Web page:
The Internet is not like a force of nature.  It is a human creation and, like most human creations, can be used for good or bad.  The Internet can be a means of human liberation.   It also can be the most powerful tool yet created by Big Brother, and can be a means of the world’s most powerful means of inducing learned helplessness.

How technology develops depends on who owns or controls the technology.   Labor-saving machinery can be used to create leisure for all or profits for a few.  The Internet can empower the individual, and it can be the most powerful tool by Big Brother.


It is a mistake to talk about “Technology” in the singular  (although I’m doing it in this post).  Technology is not all one thing.  It’s better to talk about particular technologies, and their good or bad impacts.

Kevin Kelly

Kevin Kelly

Nuclear power is a technology.  Once there was a consensus opinion that it was going to solve all our programs.   Now consensus opinion has switched to solar power.   Both developed the way they have because of political decisions and government subsidies.

The Internet is the way it is because of human institutions and human intentions.  It originally was created by the U.S. Defense Advanced Research Projects Agency as a means of securing communications during a nuclear attack or like emergency.  Legislation sponsored by then Senator Al Gore made it available to the general public.

World Wide Web links were invented by Tim Berners-Lee of CERN (the European Organization for Nuclear Research) and made available to the public free.    The evolution of the Internet would have taken a different turn if he had followed the example of Ayn Rand’s fictional John Galt, and denied anyone permission to click on a hyperlink without paying him a fee.  None of these things was inevitable.


The Internet is a great blessing to me.  I’m able to write and find a readership for what I write without having to go through an editor.  I’m able to do research on-line that previously would have required access to a university library.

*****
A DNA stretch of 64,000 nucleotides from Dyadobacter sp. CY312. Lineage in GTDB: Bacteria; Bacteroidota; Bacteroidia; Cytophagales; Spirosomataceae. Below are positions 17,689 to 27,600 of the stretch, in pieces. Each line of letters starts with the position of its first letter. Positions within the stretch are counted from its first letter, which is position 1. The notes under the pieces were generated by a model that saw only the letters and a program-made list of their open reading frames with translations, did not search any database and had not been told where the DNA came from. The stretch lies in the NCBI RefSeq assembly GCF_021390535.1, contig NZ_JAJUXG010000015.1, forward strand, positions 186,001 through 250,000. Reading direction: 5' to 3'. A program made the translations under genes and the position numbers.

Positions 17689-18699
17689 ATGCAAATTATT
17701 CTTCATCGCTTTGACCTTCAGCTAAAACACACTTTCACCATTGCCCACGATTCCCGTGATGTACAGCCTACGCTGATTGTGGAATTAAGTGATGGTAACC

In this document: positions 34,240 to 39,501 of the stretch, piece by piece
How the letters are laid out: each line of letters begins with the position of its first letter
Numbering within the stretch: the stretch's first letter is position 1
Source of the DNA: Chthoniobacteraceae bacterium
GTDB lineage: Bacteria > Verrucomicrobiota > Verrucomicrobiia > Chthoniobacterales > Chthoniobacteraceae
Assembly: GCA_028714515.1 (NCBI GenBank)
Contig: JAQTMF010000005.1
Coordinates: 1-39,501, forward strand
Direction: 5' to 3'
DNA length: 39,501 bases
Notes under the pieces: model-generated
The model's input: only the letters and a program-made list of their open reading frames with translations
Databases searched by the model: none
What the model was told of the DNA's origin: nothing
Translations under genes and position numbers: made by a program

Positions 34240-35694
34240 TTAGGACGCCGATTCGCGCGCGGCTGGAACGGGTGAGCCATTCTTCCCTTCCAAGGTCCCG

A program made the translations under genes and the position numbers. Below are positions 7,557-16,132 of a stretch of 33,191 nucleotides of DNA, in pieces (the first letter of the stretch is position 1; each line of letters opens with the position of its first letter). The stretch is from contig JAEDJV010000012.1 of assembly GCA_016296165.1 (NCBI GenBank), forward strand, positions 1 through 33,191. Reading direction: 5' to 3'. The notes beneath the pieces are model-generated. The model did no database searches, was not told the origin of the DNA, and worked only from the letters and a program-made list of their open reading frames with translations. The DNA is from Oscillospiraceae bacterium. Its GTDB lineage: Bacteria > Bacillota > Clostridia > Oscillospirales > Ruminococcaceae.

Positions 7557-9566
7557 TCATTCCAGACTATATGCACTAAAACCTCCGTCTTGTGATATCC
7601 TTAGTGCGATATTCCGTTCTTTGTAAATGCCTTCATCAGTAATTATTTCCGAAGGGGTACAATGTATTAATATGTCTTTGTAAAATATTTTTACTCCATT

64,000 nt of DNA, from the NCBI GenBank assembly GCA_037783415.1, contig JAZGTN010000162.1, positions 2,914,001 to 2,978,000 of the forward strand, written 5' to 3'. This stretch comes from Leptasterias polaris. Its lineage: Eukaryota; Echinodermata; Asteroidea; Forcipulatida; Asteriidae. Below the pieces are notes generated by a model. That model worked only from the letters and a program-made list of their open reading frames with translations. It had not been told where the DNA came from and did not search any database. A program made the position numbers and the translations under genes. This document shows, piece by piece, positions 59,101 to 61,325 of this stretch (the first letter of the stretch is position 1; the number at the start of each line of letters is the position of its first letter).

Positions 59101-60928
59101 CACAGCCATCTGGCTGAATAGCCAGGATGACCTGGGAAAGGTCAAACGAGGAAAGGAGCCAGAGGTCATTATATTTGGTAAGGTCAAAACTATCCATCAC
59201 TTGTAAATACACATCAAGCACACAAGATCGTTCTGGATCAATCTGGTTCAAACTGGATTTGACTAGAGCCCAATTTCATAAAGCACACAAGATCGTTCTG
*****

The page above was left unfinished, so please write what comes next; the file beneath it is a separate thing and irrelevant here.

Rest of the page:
At the same time, I know that all the benefits I get from access to the Internet can be taken away from me at any time by government agencies and corporations over which I have no control.  I also know that it is a means by which they can exercise surveillance and control over me.

The Internet is not a magical, mystical non-material force.   It depends on a physical infrastructure maintained by ongoing human intelligence and labor and the availability of electricity, rate metals and other limited resources—none of which can be taken for granted.

The future of the Internet depends on contending institutions and forces—Google, Facebook and Amazon, the National Security Agency, the Electronic Frontier Foundation and many others, just in the USA.   We the people also should be heard, and heard as citizens, not just consumers and focus group members.

My impression of Kevin Kelly is that he is a smart man with a good heart who is naive about some things.  His merit is his granular knowledge of particular technologies and their best possibilities.  My purpose in writing this post was not to attack his reputation, but to use his ideas as a hook for criticizing certain attitudes.

Technological determinism is as big an error as economic determinism.  Yes, there is such a thing as “path dependence.”  When you’re already going in one direction, that direction is the path of least resistance.  It takes effort and forethought to change direction.  But if you’re going in the wrong direction, the path of progress is sideways or even back.


Kevin Kelly Home Page.

Out of Control: Chapter 2 – The Hive Mind by Kevin Kelly.

Kevin Kelly on the Next 30 Years in AI, VR & Data Tracking for Reinvent.

Kevin Kelly on Soft Singularity and Inevitable Technological Advances, an interview with G. Burningham of Newsweek.

The Internet Should Be a Public Good by Ben Tarnoff for Jacobin.

Will the Public Internet Survive? by Takendra Parmar for The Nation.

Playing Algorithm’n Blues by Pepe Escobar for Strategic Culture.  About Facebook algorithms and censorship.

Someone Is Learning How to Take Down the Internet by Ben Schneier for Lawfare.


Note: I made some alterations and additions an hour or so after I posted this.